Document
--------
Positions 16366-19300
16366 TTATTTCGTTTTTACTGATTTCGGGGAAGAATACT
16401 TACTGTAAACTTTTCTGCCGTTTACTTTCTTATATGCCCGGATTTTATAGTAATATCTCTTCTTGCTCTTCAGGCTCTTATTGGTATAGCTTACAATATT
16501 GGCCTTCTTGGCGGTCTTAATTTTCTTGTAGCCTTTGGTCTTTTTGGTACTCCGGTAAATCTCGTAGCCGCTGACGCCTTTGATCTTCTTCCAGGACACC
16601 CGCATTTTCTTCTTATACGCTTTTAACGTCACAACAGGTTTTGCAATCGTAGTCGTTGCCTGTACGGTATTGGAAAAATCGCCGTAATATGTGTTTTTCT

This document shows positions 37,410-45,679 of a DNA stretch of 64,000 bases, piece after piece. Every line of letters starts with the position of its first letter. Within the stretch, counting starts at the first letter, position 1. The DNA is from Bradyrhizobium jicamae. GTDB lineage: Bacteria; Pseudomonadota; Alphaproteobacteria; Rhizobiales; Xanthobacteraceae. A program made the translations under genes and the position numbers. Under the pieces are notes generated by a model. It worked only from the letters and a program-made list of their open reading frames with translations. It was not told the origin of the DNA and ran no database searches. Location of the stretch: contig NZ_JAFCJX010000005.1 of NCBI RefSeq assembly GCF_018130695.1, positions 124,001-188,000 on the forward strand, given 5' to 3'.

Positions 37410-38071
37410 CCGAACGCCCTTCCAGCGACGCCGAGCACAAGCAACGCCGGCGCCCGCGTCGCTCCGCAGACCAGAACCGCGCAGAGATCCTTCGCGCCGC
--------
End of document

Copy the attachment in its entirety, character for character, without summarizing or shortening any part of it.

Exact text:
Positions 16366-19300
16366 TTATTTCGTTTTTACTGATTTCGGGGAAGAATACT
16401 TACTGTAAACTTTTCTGCCGTTTACTTTCTTATATGCCCGGATTTTATAGTAATATCTCTTCTTGCTCTTCAGGCTCTTATTGGTATAGCTTACAATATT
16501 GGCCTTCTTGGCGGTCTTAATTTTCTTGTAGCCTTTGGTCTTTTTGGTACTCCGGTAAATCTCGTAGCCGCTGACGCCTTTGATCTTCTTCCAGGACACC
16601 CGCATTTTCTTCTTATACGCTTTTAACGTCACAACAGGTTTTGCAATCGTAGTCGTTGCCTGTACGGTATTGGAAAAATCGCCGTAATATGTGTTTTTCT

This document shows positions 37,410-45,679 of a DNA stretch of 64,000 bases, piece after piece. Every line of letters starts with the position of its first letter. Within the stretch, counting starts at the first letter, position 1. The DNA is from Bradyrhizobium jicamae. GTDB lineage: Bacteria; Pseudomonadota; Alphaproteobacteria; Rhizobiales; Xanthobacteraceae. A program made the translations under genes and the position numbers. Under the pieces are notes generated by a model. It worked only from the letters and a program-made list of their open reading frames with translations. It was not told the origin of the DNA and ran no database searches. Location of the stretch: contig NZ_JAFCJX010000005.1 of NCBI RefSeq assembly GCF_018130695.1, positions 124,001-188,000 on the forward strand, given 5' to 3'.

Positions 37410-38071
37410 CCGAACGCCCTTCCAGCGACGCCGAGCACAAGCAACGCCGGCGCCCGCGTCGCTCCGCAGACCAGAACCGCGCAGAGATCCTTCGCGCCGC